The largest U.S. bank by assets reported second-quarter earnings that beat low expectations in the wake of its infamous “London Whale” scandal. Analysts were looking for earnings of around 70 cents a share. JPM’s actual earnings were $1.20 per share.
Improved small-business loans and a steadily growing retail-banking unit contributed to JPMorgan’s earnings beat. They were enough to offset the $5.8 billion the company lost thanks to its so-called London Whale – the rogue, London-based derivatives trader who made some very bad investments last quarter.
Only $4.4 billion of the trading losses technically came in the second quarter. And some analysts were actually expecting the losses to be greater than $5.8 billion.
Those factors, coupled with the fact that many investors feel that the usually reliable bank has put all the bad trades behind it, have helped boost the stock 6% today. That’s the stock’s biggest one-day gain since May.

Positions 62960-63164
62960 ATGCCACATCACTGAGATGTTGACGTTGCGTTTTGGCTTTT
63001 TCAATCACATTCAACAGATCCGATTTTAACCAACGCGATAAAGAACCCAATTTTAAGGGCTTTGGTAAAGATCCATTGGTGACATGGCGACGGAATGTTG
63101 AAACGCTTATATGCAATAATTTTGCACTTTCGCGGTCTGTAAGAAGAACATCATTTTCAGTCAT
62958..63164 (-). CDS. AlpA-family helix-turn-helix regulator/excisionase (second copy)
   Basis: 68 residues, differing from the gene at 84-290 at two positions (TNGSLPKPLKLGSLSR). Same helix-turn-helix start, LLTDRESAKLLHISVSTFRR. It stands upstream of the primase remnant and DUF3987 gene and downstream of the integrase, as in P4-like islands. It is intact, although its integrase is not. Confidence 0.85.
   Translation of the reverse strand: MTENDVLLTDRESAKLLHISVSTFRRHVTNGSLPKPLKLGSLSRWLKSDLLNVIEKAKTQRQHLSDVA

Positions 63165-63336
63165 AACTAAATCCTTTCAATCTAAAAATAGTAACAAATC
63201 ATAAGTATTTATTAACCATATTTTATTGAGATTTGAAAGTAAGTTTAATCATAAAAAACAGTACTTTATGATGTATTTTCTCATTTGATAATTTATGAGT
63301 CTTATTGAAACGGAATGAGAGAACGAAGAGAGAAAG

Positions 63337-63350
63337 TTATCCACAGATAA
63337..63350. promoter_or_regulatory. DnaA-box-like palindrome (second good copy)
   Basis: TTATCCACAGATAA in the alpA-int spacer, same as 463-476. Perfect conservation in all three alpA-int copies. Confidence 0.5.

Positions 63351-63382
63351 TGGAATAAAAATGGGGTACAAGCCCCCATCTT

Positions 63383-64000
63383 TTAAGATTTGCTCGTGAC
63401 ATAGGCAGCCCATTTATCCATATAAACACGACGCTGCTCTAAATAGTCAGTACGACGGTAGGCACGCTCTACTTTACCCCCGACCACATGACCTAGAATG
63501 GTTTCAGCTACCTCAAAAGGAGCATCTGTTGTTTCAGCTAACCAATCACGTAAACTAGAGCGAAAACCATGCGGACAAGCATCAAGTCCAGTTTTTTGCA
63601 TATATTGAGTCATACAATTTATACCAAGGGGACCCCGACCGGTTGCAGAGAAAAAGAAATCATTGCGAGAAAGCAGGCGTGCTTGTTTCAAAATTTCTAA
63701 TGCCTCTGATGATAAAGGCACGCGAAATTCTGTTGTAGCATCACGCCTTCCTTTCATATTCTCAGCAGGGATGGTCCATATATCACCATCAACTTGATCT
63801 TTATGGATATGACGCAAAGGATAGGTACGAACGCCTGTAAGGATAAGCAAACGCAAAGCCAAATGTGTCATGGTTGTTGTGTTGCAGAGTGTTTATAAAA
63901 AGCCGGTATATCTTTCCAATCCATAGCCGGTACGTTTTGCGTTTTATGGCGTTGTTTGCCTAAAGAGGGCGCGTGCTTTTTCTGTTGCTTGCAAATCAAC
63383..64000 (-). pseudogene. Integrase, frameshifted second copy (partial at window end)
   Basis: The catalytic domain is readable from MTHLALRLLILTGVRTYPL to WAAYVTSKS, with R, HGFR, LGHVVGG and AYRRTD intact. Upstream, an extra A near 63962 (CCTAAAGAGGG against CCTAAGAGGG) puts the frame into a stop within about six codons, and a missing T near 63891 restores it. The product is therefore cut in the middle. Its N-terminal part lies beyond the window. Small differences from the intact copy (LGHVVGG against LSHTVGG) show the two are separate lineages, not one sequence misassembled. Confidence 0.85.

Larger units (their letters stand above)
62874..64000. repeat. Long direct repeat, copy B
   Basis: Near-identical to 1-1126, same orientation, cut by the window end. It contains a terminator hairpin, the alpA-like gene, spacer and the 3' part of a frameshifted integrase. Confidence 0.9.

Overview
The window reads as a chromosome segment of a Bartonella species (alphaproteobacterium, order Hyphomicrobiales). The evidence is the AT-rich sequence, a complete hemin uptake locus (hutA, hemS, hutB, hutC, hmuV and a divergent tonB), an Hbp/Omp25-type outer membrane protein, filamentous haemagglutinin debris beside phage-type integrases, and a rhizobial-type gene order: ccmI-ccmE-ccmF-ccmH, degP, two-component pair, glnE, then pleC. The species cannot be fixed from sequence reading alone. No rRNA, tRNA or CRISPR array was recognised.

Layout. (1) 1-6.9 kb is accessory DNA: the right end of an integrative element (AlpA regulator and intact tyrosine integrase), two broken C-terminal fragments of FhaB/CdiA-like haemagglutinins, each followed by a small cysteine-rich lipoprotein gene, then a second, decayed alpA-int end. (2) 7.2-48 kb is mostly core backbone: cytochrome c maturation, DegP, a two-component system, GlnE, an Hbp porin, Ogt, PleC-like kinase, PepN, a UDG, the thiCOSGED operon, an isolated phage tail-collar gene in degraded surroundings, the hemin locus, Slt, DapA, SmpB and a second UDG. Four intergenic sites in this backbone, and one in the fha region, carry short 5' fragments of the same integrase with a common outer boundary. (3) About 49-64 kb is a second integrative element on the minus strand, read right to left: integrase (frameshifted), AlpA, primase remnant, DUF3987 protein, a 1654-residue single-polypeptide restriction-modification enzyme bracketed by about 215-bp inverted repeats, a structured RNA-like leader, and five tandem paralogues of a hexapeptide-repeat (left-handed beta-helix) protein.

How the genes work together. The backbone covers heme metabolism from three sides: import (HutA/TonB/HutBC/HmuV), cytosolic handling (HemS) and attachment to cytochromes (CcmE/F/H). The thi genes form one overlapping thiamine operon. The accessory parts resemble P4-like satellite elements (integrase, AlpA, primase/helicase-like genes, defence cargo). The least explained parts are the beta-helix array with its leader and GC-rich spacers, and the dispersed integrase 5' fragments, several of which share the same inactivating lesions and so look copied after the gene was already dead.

Of course, part of JPMorgan’s post-earnings gains can be considered a correction in the wake of the stock’s two-month free fall. Since the London Whale news came to light in late April, JPMorgan’s stock had lost almost a quarter of its value.
So today’s recovery appears to be part correction, part sigh of relief that the trading losses weren’t any worse than what many had feared.
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